Why small innovative companies have the hardest time obtaining financing

When we talk to young, fast growing companies about their business, we are often struck by the amount of trouble they have to obtain external financing. Particularly companies that grow up based on digital business models appear to have a harder time than other young companies to get bank financing. Being built on software and intellectual property, something banks find problematic to use as security for loans, they often struggle to finance growth. Our conclusion is that the accelerating digitization trend is an important factor contributing to the SME funding gap. While this connection between digitization and the SME financing gap seems intuitive, we have struggled to find research that provides scientific evidence. For this reason, I was excited to see a mention of a piece of research from the UK that could shine some light on this topic in the latest OECD report on SME financing (“Financing SMEs and Entrepreneurs 2017 – an OECD Scoreboard”).

Development in the UK

Small and Medium-sized Enterprises (SMEs) – companies having less than 250 employees – constitute approx. 60% of private sector employment in the UK. Outstanding business loans to the UK SME sector peaked at GBP 119bn in 2008 and has declined every year since then to reach GBP 97bn in 2015, a decline by more than 18% in the period. A development which is very much in line with what has happened in many other European countries. The London School of Economics (LSE, Lee et al, “Access to finance for innovative SMEs since the financial crisis”, 2015) has looked at how the 2008-2009 financial crisis impacted SMEs access to finance. Based on information from about 10,000 SMEs gathered by the UK Small Business Survey, the LSE study had particular focus on innovative small firms since these companies are most likely to achieve rapid growth and help the economy recover.

Innovative companies

In the LSE study, innovative companies are defined as companies that have developed entirely new products in the last 12 months, products that are not only new to the firm but also new to the market. While it is not known to what extent these innovative companies are built on digital business models, the report states that innovative firms are more reliant on intangible assets than other firms. The key findings of the LSE paper are, that small innovative firms have a bigger need of external financing than other firms, that they are more likely to be refused when applying for financing than other companies and that this has become much worse after the 2008-2009 financial crisis. Since access to finance restricts these companies’ ability to grow, this is a very serious issue impacting on the ability of the overall economy to grow.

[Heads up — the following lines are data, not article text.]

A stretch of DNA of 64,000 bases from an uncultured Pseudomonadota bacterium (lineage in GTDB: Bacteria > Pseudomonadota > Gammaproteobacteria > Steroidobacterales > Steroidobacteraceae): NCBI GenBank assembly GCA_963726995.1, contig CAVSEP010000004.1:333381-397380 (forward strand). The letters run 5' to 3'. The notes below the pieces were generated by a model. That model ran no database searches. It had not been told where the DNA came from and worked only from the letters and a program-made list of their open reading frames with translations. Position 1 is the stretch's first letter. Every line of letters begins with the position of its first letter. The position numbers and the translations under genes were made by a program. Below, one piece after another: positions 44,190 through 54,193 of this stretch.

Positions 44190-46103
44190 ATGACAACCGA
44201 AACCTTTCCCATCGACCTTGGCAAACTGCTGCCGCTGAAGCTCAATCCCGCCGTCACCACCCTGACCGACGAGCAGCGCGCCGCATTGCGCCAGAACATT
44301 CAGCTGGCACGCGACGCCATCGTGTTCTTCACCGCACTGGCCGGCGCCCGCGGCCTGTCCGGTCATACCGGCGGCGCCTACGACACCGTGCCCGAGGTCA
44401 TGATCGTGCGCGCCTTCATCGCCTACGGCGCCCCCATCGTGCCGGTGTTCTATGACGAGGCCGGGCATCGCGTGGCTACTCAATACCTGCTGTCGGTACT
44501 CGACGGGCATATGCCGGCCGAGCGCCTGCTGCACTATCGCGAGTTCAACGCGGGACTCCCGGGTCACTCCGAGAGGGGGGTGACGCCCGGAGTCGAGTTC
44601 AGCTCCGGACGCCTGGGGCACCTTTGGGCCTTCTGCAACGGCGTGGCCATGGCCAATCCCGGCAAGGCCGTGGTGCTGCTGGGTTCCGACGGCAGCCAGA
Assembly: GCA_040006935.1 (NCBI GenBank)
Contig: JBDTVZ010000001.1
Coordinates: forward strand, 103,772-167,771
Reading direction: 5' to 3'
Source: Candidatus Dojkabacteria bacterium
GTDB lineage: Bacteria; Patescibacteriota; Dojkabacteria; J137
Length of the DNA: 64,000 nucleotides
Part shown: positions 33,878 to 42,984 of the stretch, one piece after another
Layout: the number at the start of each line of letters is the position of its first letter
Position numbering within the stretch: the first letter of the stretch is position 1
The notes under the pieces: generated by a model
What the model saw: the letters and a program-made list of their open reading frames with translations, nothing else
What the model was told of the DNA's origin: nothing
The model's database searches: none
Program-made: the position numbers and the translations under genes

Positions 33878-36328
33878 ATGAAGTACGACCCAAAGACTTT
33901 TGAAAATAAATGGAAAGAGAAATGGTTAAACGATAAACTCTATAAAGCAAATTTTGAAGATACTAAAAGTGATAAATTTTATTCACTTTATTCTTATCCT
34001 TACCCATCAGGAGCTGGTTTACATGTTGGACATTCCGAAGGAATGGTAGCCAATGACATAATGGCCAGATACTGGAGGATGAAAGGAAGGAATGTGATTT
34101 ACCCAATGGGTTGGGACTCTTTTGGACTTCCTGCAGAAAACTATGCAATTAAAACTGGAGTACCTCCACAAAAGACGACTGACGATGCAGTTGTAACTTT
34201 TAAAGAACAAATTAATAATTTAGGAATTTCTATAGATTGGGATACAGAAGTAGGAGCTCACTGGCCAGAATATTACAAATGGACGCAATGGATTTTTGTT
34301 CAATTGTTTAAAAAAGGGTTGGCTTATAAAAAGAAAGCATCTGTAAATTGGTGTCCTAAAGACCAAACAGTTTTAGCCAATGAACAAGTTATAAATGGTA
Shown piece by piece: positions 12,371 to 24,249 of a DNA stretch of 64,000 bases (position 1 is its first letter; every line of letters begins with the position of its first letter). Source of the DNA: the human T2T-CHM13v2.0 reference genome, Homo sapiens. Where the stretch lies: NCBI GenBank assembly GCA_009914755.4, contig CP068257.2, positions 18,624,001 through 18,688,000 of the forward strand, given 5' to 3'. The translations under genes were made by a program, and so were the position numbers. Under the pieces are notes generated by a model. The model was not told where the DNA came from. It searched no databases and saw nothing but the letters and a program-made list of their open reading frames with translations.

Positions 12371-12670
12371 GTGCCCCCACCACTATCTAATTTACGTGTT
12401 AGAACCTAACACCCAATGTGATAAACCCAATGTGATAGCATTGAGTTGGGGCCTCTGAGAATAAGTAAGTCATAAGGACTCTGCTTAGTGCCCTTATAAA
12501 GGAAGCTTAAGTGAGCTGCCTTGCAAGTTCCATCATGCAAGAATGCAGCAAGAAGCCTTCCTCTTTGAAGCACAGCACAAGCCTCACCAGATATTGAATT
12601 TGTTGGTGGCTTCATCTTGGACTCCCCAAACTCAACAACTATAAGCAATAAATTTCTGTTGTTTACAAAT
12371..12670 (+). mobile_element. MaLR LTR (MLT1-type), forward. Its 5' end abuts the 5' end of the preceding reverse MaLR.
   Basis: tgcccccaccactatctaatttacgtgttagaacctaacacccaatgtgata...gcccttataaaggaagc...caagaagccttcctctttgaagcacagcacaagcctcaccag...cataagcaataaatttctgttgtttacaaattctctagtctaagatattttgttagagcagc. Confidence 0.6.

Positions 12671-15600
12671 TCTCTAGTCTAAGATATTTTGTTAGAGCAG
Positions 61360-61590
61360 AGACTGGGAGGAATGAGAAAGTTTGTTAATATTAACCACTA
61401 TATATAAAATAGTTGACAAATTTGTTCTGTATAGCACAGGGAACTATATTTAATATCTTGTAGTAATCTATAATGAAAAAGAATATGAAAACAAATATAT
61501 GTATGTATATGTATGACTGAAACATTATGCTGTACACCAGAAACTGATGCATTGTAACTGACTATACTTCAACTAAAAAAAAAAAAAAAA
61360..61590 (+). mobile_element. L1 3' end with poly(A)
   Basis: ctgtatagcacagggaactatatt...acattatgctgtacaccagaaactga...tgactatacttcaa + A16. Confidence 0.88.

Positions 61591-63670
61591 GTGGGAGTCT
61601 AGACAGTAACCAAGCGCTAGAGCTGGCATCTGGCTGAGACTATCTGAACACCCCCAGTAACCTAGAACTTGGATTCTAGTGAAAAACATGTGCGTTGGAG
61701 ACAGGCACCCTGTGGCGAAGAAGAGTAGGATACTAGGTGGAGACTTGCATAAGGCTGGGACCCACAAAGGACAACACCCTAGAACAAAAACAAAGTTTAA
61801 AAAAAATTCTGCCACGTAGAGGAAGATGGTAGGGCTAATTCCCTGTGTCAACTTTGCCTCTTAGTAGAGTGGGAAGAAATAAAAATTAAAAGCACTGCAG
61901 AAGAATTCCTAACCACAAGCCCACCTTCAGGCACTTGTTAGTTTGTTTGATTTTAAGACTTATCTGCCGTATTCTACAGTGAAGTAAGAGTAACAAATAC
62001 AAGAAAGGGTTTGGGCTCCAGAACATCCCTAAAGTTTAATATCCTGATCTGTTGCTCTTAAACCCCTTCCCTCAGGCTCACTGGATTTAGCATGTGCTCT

Financing immaterial assets

The LSE paper goes on to analyse the reasons for this situation and points first to cyclical factors as a consequence of the financial crisis, which are well known. More importantly, they also refer to structural issues across the financial system, which is interesting since these are findings made within the context of innovative companies relying on intangible assets. LSE states that banks generally have difficulties to assess the risks related to the commercialization of new products and new business models as it involves a lot of uncertainty around the borrower’s ability to generate cash to repay the loan and accrued interest. As mentioned above, innovative firms are also more reliant on intangible assets and as banks find it difficult to value intangibles, they also are difficult to use as collateral for loans. Interestingly, LSE also found that there are “few substantive differences in the risk profile” between innovative companies and non-innovative ones, which is a clear indication that the difficulties faced by banks are related to a structural problem within the financial industry. Finally, LSE also found that there was a very clear link between company age and ability to obtain loans, younger companies are more likely to have problem getting financing than older companies, which is not surprising.

Revenue based financing – bridging the gap

While the LSE paper only covers the UK, I think these findings have broader implications. The SME financing situation in the UK is very similar to other European countries and I believe that the LSE’s findings very likely apply to large parts of the European market. In our conversations with young, fast growing companies, we see a clear link between digitization and the financing gap. New businesses built on intangible assets and digital business models are facing huge problems to raise bank financing, clearly due to the banks’ structural inability to deal with them within an SME financing context. At Round2 we are firmly convinced that new business models built on new technology will require new, alternative methods of financing. Revenue based financing is such an alternative to traditional bank financing, which is more suitable to the needs of companies growing up in the digital age.